Source |Hbr.org | BY:Tomas Chamorro-Premuzic
Discussions of leadership tend to focus on its positive outcomes, such as innovation, employee engagement or organizational performance. However, for the majority of employees, the leaders in their organizations are a source of stress rather than inspiration. Indeed, for every transformational leader and emotionally intelligent manager out there, there are dozens of toxic bosses, and they come in many different forms. Barbara Kellerman at Harvard University has devoted a great deal of her career to studying problematic leaders. She identified seven major types: (1) incompetent, (2) rigid, (3) intemperate, (4) callous, (5) corrupt, (6) insular, and (7) evil. What all these types have in common is their ability to induce stress in others, particularly their subordinates. Unsurprisingly, research shows that the experience of having a bad boss can be akin to post-traumatic stress disorder.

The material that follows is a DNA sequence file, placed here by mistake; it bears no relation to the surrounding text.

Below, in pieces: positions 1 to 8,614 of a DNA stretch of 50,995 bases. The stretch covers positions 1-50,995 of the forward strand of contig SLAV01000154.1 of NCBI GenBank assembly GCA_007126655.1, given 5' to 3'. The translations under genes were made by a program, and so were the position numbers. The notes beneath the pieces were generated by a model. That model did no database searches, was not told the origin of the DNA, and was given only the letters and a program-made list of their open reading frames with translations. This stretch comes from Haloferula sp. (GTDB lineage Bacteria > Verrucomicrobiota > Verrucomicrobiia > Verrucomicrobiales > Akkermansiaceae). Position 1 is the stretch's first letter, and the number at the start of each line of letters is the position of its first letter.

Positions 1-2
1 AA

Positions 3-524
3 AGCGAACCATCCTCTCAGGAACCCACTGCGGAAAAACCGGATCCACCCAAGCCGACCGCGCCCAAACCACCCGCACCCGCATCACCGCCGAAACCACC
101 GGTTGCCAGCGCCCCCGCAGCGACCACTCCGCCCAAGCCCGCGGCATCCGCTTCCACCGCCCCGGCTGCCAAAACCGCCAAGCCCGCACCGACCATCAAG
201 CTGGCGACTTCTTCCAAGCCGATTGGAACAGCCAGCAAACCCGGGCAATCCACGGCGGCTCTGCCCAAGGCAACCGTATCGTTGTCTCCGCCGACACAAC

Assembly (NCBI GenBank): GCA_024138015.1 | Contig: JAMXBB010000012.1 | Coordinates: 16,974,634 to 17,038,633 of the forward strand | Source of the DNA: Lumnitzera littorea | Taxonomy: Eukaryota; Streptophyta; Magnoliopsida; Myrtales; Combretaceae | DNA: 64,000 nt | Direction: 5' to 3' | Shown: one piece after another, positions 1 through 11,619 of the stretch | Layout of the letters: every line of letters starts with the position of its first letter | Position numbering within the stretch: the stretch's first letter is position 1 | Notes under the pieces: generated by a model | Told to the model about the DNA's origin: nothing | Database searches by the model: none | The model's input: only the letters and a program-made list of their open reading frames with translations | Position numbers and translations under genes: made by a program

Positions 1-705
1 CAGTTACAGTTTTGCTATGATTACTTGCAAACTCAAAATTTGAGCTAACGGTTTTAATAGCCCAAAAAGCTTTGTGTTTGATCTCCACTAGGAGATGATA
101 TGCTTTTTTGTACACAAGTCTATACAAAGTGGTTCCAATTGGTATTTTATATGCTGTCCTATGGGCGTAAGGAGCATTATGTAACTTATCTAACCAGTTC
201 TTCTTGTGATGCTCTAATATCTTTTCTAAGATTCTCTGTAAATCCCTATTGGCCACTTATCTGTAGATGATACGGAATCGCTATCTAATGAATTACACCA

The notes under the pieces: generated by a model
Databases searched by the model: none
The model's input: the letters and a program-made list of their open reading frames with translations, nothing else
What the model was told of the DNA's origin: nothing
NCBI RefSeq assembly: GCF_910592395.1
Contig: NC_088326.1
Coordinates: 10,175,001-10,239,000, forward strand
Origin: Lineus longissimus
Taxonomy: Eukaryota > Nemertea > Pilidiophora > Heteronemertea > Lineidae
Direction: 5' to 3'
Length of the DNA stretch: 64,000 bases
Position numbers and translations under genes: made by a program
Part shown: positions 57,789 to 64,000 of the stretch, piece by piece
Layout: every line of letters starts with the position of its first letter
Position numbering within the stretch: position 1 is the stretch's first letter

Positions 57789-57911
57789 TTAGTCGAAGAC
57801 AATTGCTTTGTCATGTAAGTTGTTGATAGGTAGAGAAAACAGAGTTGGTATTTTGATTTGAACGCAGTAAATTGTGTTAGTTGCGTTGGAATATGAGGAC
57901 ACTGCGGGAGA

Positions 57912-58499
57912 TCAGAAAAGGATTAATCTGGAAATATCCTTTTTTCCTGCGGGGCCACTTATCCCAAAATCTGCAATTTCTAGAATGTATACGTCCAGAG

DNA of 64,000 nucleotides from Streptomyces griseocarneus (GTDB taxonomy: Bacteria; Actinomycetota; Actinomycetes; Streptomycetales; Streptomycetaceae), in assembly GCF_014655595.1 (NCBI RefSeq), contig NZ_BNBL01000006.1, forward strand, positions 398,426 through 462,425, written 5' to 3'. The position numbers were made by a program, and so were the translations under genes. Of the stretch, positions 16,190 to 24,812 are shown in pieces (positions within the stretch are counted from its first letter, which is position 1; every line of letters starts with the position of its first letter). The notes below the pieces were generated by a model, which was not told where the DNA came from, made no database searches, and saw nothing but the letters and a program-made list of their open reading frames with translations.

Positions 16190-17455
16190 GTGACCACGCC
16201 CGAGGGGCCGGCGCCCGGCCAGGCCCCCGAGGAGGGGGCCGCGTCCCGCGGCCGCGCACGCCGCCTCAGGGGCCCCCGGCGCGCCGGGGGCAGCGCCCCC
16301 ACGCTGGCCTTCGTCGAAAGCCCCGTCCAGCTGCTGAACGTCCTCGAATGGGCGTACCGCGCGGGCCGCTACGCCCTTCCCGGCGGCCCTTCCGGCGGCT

Since bad bosses are ubiquitous, it is hard to avoid them. The best way to deal with one would of course be to leave them, but the next one may be equally bad, or even worse. Sometimes the devil you know is better than the devil you don’t know. And while self-employment is tempting — it is much harder to complain about the boss when the boss is you — people who work for themselves tend to work longer hours only to earn less, and make a smaller contribution to the wider economy than when they’re employed by an organization.